Become a Homeowner
Simple, Decent, Affordable
Shoals Habitat for Humanity makes homeownership possible for low-income households. We offer affordable mortgage loans with 0% interest to purchase homes built by Habitat.
How to Qualify
You must have a need for adequate housing. Here are some examples of need:
- Your housing expenses are more than 30% of your income.
- Your house is in poor condition.
- You are living with family or friends.
- You live in Section 8 or Housing Authority housing.
- Your house is overcrowded.
Structural/mechanical problems in building
visible holes or large cracks
leaks, hazardous/toxic materials
appliances not working
Inadequate sleeping arrangements
more than 2 persons share a room
different gendered children sharing a room
persons having to sleep on the floor
Unsanitary conditions or health risks
stairway in disrepair
Temporary or transitional housing
family currently living with relatives
family in emergency shelter
Ability to Pay
Ability to pay is determined by information provided and collected during the application process.
Information on the paper application, pay stubs, benefit statements, previously filed federal tax returns, and credit reports are examples of the resources used to determine this ability.
Applicants must have:
- a steady, reliable source of income and demonstrate financial responsibility.
- the ability to pay a monthly house payment at approximately 25% of gross monthly income (taxes and insurance included).
- the ability to pay projected monthly utilities (electric/gas & water/sewer).
- NOT filed for bankruptcy within the past 2 years.
- NO outstanding collections, liens or judgments that cannot reasonably be paid by the completion of the home build.
Willingness to Partner
A partner family must be willing to complete “sweat-equity” hours.
“Sweat-equity” is when a partner family takes part in building their own home and other Habitat homes and may include activities such as clearing the lot, painting, helping with construction, working in the Habitat office, or other approved activities.
- A two-adult household is required to perform a minimum of 400 hours.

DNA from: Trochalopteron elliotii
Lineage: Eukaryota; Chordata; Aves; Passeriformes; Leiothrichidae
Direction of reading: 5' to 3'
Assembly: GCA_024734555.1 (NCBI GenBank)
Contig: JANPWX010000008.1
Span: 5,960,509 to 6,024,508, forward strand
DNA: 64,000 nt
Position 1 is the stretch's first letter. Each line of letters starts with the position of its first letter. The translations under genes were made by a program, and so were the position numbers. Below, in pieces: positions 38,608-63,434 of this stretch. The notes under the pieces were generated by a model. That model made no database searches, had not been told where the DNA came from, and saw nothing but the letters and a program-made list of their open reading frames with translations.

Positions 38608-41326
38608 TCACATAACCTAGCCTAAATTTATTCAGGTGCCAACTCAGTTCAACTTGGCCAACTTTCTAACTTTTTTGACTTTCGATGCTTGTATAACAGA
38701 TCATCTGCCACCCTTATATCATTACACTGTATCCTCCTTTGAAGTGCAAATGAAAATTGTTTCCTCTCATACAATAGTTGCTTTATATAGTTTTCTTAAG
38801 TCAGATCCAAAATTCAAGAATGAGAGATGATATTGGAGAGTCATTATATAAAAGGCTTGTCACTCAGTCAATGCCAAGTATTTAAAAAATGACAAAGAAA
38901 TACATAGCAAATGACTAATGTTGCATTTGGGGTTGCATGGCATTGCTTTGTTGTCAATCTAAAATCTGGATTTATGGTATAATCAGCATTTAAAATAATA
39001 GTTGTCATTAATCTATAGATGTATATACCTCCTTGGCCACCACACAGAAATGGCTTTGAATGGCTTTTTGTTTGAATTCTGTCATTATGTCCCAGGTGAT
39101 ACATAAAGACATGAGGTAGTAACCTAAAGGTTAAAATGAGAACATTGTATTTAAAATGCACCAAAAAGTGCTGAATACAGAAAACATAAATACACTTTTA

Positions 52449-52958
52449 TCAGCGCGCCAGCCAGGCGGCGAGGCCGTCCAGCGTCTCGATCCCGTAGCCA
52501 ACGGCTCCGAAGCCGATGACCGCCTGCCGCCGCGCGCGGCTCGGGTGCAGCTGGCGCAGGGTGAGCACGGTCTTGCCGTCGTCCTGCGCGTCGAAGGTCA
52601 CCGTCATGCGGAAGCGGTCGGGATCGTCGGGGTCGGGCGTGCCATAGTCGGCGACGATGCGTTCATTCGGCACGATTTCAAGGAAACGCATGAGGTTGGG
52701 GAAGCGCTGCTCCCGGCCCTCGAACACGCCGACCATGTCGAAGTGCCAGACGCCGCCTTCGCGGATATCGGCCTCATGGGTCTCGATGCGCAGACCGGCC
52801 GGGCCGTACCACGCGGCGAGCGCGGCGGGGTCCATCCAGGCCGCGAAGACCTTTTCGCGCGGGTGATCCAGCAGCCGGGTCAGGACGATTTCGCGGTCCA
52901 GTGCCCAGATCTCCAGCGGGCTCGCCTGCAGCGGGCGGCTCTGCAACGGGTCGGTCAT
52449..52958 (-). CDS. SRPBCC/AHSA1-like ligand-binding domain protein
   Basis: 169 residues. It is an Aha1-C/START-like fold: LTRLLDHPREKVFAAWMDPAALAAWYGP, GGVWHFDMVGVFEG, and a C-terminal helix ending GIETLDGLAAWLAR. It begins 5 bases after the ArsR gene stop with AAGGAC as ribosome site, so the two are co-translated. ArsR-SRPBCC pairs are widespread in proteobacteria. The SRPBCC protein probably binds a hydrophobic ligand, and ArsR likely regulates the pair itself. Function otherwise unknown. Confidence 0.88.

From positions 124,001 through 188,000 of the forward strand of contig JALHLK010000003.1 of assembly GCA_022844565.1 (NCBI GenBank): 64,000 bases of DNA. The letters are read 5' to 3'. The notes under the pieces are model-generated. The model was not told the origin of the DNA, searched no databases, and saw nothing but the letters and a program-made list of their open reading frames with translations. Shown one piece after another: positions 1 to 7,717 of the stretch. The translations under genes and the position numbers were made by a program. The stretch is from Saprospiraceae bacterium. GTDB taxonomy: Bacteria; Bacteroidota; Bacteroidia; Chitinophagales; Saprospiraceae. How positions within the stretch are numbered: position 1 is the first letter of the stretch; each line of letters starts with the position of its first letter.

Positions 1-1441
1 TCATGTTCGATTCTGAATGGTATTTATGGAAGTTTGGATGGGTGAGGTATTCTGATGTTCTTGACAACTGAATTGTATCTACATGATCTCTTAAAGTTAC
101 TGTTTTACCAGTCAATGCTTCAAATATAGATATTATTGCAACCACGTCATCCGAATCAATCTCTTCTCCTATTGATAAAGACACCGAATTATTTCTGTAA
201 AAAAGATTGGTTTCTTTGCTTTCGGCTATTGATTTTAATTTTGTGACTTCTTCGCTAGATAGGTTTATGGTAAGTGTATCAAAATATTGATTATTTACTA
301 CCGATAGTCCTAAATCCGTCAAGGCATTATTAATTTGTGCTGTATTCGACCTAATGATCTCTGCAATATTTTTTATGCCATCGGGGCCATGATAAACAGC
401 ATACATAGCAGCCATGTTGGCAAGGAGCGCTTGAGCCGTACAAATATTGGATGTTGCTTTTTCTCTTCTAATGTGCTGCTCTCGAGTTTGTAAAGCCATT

- A portion of the sweat equity hours can be completed by family and friends.
- All of the hours must be completed before the partner family can purchase the home.
In addition, the partner family must also be willing to attend home buyer education classes.
All applicants must provide documentation of residency and eligibility to work in the US. Anyone applying for a home with Shoals Habitat for Humanity should be a current resident of Lauderdale or Colbert County.
One of the following documents is accepted as proof of both residency and eligibility:
- US Passport
- Permanent Resident Card
- Alien Registration Receipt Card (Form I-551)
- Foreign Passport with temporary I-551 stamp or temporary I-551 printed notation on a machine-readable immigrant visa
- Unexpired Employment Authorization Document with a Photo ID (Form I-766)
- Unexpired Foreign Passport with Form I-94
- Passport from Federated States of Micronesia or the Republic of the Marshall Islands with Form I-94 or Form I-94A indicating nonimmigrant admission under the Compact of Free Association Between the United States and the FSM or RMI.
If one of the above cannot be provided, one document from each category below is required:
- Driver’s License
- Federal, State, or Local Government ID Card
- Voter’s Registration Card
- School ID card with a photograph
- Native American tribal document
- U.S. Military identification card/ Military Dependents ID card
- U.S. Coast Guard Merchant Mariner Card
- Canadian Driver’s License
- Social Security Card
- U.S. Birth Certificate
- Certification of Birth Abroad (Form FS-545)
- US Citizen ID Card (Form I-197)
- Resident Citizen ID Card (Form I-179)
- Unexpired Employment Authorization by Dept. of Homeland Security
- Native American tribal document
- Certification of Report of Birth (Form DS-1350)
- Native American Tribal document
- Employment Authorization document issued by the Dept. of Homeland Security
*Income levels are set annually by US Department of Housing & Urban Development and are 30-60% of the median income. (Note: Minimum income limits have been adjusted to reflect the income required to afford the mortgage payment for the house size required for the family size.) Source: 2018 income limits summary–HUD